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Technical risks
Emphasize team support and avoid stand-alone project structures Increase project manager authority Improve problem handling and communication Increase frequency of project monitoring
 

Cost risks
Increase the frequency of project monitoring.

Schedule risks
Increase the frequency of project monitoring.

Use WBS and PERT/CPM.

Use WBS and PERT/CPM.

Improve communication, project goals understanding and team support. Increase project manager authority.

Select the most experienced project manager.

Use WBS and PERT/CPM

Important output from risk response planning includes development of a risk response plan, analysis of residual risks, and analysis of secondary risks. The risk response plan describes identified risks, personnel assigned responsibilities for managing risks, results of risk analyses, response strategies, budget and schedule estimates for responses, and contingency and fallback plans. Residual risks continue to impact the project even after the team implements all the response strategies. For example, even though the team might use a stable hardware product on a project, the risk that the product may fail to functional properly still exists. Secondary risks are a direct result of implementing a risk response. For example, using the more stable hardware might cause a risk of peripheral devices failing to function properly. Other outputs of risk response planning include contractual agreements, estimates of needed contingency reserve, and input to other processes and the project plan.

Presenting recommendations to stakeholders
After appropriate risk responses are developed, the project team should create a “Conclusions and Recommendations” document that outlines the results of risk assessments. These suggestions should be presented to the project stakeholders so project decisions can be made with consideration of possible risks. This information enables stakeholders to determine if they want to accept the project’s risks or abandon the project entirely. In addition, once they choose to accept the risks, it helps them understand how to convert the risks into opportunities. Understanding stakeholders’ needs and risk tolerance levels help the project team to decide the four risk response plans, or combination of plans, that it wants to implement. The project manager should gain insight into stakeholders’ needs by interacting frequently with the stakeholders who maximally impact the project. Learning the nature of each stakeholder’s interest in a project, understanding their motivation and behavior, and assessing how they react to various approaches help the project team make the best possible risk decisions. Do it!                    E-1:    Responding to risks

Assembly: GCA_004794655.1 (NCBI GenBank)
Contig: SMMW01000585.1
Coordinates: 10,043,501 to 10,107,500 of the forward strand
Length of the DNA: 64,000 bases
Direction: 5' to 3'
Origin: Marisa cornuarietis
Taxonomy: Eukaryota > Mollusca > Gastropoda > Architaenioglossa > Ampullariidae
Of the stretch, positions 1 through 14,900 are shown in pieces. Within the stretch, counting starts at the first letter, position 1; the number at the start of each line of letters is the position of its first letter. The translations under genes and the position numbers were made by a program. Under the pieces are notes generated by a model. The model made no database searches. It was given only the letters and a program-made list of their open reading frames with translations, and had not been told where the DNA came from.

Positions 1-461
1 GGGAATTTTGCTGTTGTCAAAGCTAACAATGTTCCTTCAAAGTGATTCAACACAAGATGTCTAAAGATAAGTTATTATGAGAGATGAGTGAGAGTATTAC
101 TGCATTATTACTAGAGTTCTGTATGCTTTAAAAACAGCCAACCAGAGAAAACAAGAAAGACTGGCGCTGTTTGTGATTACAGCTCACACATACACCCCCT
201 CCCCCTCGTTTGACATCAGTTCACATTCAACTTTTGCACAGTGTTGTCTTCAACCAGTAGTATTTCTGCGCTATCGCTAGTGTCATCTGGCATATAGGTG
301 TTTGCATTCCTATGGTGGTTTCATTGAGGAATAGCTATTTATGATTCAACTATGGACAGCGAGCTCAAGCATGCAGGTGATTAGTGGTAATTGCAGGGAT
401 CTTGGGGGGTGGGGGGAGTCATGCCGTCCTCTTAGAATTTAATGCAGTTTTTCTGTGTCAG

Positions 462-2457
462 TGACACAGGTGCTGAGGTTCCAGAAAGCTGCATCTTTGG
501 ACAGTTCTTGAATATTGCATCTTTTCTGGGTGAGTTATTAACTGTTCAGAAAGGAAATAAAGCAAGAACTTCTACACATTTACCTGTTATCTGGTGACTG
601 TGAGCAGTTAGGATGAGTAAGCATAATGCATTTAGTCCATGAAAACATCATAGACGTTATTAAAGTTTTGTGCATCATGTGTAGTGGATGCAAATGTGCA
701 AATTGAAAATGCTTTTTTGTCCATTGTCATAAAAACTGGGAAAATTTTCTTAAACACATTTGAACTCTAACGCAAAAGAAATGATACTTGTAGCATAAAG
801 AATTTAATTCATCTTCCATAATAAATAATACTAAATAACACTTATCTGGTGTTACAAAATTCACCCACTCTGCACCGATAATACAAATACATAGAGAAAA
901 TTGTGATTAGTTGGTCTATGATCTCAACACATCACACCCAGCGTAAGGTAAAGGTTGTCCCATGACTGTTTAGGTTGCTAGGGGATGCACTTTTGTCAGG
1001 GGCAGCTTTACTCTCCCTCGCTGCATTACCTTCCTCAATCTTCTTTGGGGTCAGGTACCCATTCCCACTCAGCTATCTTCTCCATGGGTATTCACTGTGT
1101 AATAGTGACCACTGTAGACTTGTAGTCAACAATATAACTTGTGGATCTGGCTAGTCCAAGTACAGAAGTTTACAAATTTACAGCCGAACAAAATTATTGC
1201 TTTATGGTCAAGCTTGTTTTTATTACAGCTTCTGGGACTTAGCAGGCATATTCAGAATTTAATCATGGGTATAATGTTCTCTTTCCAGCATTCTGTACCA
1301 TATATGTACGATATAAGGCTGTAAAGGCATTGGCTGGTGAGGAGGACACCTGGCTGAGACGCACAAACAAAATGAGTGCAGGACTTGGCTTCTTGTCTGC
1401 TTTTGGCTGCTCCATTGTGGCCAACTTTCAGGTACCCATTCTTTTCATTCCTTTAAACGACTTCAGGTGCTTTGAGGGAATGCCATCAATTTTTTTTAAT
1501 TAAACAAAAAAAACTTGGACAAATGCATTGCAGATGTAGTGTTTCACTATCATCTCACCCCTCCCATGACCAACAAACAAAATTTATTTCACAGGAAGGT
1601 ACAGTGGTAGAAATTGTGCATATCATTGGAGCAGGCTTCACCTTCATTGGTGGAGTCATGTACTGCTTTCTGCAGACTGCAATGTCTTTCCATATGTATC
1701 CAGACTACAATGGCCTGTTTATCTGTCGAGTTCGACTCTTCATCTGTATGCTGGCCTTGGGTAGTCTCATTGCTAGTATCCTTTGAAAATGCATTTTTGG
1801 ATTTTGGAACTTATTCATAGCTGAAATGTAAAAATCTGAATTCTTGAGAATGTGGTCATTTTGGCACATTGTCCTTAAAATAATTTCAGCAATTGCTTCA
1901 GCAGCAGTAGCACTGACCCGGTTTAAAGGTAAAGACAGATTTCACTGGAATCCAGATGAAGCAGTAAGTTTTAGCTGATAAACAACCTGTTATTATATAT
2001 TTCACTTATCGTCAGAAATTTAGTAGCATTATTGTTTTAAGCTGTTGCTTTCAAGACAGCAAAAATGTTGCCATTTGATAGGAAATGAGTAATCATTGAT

Questions and answers
   1  What is a risk response?

   2  What is risk mitigation?

   3  List some expected outputs of risk response planning.

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   4  Which of the following is one of the basic categories for possible risk response plans? A    Acceptance of risks B    Understanding stakeholders’ needs C    Occurrence of these risks
 

Topic F:   Risk monitoring and control